News / Africa

S. African Producers, Union to Meet Mediator Separately in Platinum Strike

FILE - Miners chant slogans as they march past the Lonmin mine during the one-year anniversary commemorations to mark the killings of 34 striking platinum miners shot dead by police outside the Marikana platinum mine in Rustenburg, South Africa on Aug. 16, 2013.
FILE - Miners chant slogans as they march past the Lonmin mine during the one-year anniversary commemorations to mark the killings of 34 striking platinum miners shot dead by police outside the Marikana platinum mine in Rustenburg, South Africa on Aug. 16, 2013.
Reuters
— The world's top platinum producers and the AMCU union will hold separate meetings with a South African state mediator this week to discuss a stoppage over wages but, no talks are scheduled between the companies and the union.

Members of the Association of Mineworkers and Construction Union (AMCU) downed tools over two weeks ago at Anglo American Platinum, Impala Platinum and Lonmin  after wage talks failed, and the prospect of a resolution looks distant without the companies and union coming together.
       
Hitting over 40 percent of global output of the precious metal, the strike is stoking tensions on South Africa's platinum belt and an AMCU shop steward was killed on Friday in a clash with police.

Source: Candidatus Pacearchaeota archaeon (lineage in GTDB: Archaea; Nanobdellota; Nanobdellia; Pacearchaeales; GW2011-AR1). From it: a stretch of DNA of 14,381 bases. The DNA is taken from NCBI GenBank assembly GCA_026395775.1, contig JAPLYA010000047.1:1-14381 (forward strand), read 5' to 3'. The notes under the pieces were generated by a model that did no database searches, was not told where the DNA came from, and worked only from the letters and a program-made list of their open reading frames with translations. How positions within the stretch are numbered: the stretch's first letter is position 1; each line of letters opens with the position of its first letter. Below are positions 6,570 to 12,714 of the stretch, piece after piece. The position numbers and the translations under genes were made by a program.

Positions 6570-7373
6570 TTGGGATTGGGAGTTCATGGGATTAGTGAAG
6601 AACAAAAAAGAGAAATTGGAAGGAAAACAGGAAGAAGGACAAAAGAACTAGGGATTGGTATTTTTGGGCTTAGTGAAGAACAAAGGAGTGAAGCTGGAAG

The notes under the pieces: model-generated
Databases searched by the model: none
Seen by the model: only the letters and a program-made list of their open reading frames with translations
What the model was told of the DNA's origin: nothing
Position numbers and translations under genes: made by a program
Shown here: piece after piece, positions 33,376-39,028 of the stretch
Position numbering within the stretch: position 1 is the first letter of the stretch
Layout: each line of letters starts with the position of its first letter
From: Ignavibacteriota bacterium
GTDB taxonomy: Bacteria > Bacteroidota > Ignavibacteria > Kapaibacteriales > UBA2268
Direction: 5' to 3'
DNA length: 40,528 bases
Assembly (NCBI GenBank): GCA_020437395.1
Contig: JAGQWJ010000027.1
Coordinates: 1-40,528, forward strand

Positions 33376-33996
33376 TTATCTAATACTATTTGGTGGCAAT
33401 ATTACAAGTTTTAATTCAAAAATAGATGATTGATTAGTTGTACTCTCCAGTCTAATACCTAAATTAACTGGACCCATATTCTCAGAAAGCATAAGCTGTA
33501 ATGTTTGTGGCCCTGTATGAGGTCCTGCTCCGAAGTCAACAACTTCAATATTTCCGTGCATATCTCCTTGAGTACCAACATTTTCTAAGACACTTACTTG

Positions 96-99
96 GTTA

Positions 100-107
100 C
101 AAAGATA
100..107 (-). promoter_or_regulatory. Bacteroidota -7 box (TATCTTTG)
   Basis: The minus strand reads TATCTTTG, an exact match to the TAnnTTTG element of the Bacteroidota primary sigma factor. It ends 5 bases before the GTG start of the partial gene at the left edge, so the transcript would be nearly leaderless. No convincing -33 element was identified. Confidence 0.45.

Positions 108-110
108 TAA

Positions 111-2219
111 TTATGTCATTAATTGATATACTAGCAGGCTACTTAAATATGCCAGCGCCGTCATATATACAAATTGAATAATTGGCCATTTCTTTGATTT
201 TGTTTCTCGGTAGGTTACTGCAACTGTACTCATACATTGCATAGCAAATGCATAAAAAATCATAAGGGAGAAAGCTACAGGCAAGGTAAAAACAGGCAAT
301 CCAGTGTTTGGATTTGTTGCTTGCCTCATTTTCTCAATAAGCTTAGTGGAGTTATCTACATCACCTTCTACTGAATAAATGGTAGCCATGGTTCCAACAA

The state mediator said in a statement on Monday afternoon that it would meet with AMCU on Thursday and follow up with the producers on Friday.

Earlier the companies had said they would be meeting on Thursday.

The strike and the growing uncertainty over how to bring it to an end have undermined investor confidence in Africa's largest economy at a time when the rand currency has traded near five-year lows.

The stoppages are costing the country an estimated $36 million a day and are an unwelcome distraction for President Jacob Zuma and the ruling African National Congress three months ahead of general elections.
       
AMCU wants a more than doubling of basic pay to 12,500 rand ($1,100) a month, which companies say they can ill afford as they grapple with soaring costs and depressed global demand for the metal used for emissions-capping catalytic converters in vehicles.
       
The companies have offered wage hikes of up to 9 percent, which they say are fair given an inflation rate of 5.4 percent.

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